19 September 2008
Don’t forget your backups
While any form of backup is better than none, the best test of backup plans is checking your data protection against the likely scenarios you may be unfortunate enough to encounter. The speed of retrieving data and minimising potential data loss are the key factors you should try to achieve.
Disasters start on the personal level. Perhaps you accidentally delete a file from the file server and need to get it back straight away. The ideal backup for this is a duplicate onto disk of data. It is then immediately available for transfer back onto the server . The amount of data loss is dictated by how often the duplicate is run. Nightly is ideal as the maximum data loss would be one day’s worth of work.
Accidental deletion of email is mitigated against by the configuration of internal mail servers. Using IMAP or Exchange Protocols means all mail is retained on the mail server. Settings on an Exchange (www.microsoft.com) or Kerio mail server (http://kerio.com) allow deleted emails to be retained for a certain time such as 30 days, so a recently trashed email can be recovered.
The server itself will need a plug-in from the backup software or a data export routine that allows all mail/diary and contact data to be included in the main backup system. If you are still have email-hosted POP accounts for email, change now — you are running the risk of data loss.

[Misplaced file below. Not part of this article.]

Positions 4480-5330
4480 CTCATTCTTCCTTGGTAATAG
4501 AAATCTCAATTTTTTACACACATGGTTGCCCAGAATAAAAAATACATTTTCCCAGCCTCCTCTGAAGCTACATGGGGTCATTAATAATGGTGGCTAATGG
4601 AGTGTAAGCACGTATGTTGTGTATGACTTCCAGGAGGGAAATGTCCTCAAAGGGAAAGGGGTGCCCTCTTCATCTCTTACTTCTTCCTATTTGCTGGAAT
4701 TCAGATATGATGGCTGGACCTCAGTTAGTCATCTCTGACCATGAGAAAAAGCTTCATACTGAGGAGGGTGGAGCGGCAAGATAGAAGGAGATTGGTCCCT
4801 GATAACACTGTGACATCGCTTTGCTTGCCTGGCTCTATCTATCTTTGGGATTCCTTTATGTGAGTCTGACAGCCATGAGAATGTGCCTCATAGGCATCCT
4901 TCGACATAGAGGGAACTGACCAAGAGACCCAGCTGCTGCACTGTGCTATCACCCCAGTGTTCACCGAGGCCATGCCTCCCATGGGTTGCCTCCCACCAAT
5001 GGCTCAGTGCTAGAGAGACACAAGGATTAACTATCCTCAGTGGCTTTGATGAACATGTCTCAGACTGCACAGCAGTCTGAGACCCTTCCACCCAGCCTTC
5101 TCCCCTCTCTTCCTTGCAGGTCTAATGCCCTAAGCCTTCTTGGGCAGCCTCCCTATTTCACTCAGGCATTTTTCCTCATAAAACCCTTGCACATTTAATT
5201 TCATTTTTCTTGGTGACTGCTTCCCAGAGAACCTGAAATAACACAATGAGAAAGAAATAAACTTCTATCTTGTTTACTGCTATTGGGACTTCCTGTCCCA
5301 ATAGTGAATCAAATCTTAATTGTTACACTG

Getting back from holiday and finding that the last time you worked on a file it became corrupted requires a different approach. The ability to go back to earlier versions of a file is best achieved using incremental backups. These start with a full copy of the entire data set and append any changes to the data each time it is run. Incremental backups should again be executed each night.
Turning up to an office that has been burgled, or worse, subjected to fire or flood, are the nightmare scenarios. Adequate protection is not achievable where the backup media is adjacent to the device it is backing up. The answer is to backup on more than one set of media to achieve each backup function. The two or more sets of media can then be rotated to ensure one set is always in a “safe” location.
An alternative is using backup over the internet to another office in the organisation or an online-hosted backup. This allows the day’s data to be backed up offsite, reducing potential data loss.
Disadvantages are the limitations of your internet connection to cope with the level of daily data transfer and the speed of recovery of the full data set from the remote location. Set against this is the reassurance afforded to the office that the offsite backup is not reliant on the right person picking up the backup media and remembering to remove it from site.
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